Perinatal hypoxia ischemia (H-I) brain damage is an important risk factor for acquired disabilities in children. Brain damage from H-I is a main cause of motor impairments such as those found in cerebral palsy and dystonia. The costs to society are huge, because of loss of potential productivity and the burden on the individual, family and social institutions, starting at birth and lasting an entire lifetime. Comparatively, CP has a highr index of burden of disease than many neurodegenerative diseases affecting the twilight years of life. There is a paucity of therapies available for fetal H-I. With the availability of a clinicall applicable animal model of cerebral palsy, innovative methods of investigating free radical damage and the integration of new non- invasive markers of injury a unique opportunity arises to systematically investigate the mechanisms of the developing fetal brain to H-I. Tetrahydrobiopterin (BH4) is an important cofactor in normal development of brain function. Deficiency of BH4 is also associated with development of motor disabilities. Our previous research has identified that motor deficits observed in the animal model is dependent on critical BH4 deficiency in different parts of the brain. Treatment of fetal brain with BH4 prior to H-I before birth significantly decreases motor deficits observed after birth. Thus we propose that development of motor deficits can be explained by a double-hit model, H-I in combination with developmentally low BH4. We hypothesize that the BH4 pathway in immature brain is selectively disrupted by hypoxia-ischemia injury leading to development of motor deficits. This hypothesis will be tested in fetal rabbits subjected to in utero H-I injury in the prenatal period. Using this model we will (1) elucidate if there is a threshold for BH4 concentration causing critical fetal brain injury;(2) investigate if the regional biosynthetic deficits of BH4 in neuron determines the development of motor deficits after H-I;(3) elucidate if BH4 treatment acts through a mechanism that involves oxidation- reduction. The influence of BH4 in the brain responses will be assessed by using state-of-the-art analytical methodologies to characterize BH4, and BH4 synthetic pathway changes in the immature brain. Additionally magnetic resonance imaging analysis will help in the identification of at-risk fetuses for neurobehavioral deficits. The successful completion of this work will hopefully bridge the gap in knowledge between the mechanisms of fetal brain injury and in broadening the potential application of BH4 therapies in the prevention and improvement of movement disorders in children.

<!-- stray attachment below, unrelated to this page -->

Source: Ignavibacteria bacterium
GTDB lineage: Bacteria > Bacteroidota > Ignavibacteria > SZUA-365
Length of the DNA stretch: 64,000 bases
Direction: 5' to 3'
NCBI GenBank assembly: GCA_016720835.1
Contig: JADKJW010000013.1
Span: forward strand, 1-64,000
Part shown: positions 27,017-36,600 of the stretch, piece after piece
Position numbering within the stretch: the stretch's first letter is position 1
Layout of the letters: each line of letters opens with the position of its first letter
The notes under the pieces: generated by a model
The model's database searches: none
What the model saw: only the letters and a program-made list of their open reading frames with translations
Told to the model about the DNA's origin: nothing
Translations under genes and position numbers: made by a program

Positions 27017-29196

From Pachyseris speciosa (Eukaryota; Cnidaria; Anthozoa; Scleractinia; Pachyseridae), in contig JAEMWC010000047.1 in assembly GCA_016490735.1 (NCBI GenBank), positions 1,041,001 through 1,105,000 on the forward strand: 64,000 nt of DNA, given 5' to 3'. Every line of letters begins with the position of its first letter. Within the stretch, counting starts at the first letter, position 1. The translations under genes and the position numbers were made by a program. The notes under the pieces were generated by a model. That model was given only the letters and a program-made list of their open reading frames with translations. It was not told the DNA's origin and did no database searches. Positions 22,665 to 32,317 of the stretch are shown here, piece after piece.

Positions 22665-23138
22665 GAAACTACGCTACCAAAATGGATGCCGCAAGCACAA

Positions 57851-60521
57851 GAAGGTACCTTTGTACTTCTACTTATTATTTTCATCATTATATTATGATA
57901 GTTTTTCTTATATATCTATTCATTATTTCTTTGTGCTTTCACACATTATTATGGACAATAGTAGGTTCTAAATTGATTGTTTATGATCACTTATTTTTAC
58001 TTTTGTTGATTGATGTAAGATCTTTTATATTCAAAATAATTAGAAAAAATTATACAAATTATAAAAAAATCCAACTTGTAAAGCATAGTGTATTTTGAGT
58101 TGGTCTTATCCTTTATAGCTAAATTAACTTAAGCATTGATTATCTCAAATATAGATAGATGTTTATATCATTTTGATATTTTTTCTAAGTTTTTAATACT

There is a paucity of effective treatments for cerebral palsy and this proposal tests a promising strategy aimed at a preventive cure for this disease. The proposed studies tests the ways at which a vitamin-like co- factor is involved in brain injury. Using surrogate markers of magnetic resonance imaging this proposal will study what happens to brain cells in the early critical phase of injury, which seems to determine the eventual course of events leading to movement disorders of cerebral palsy.
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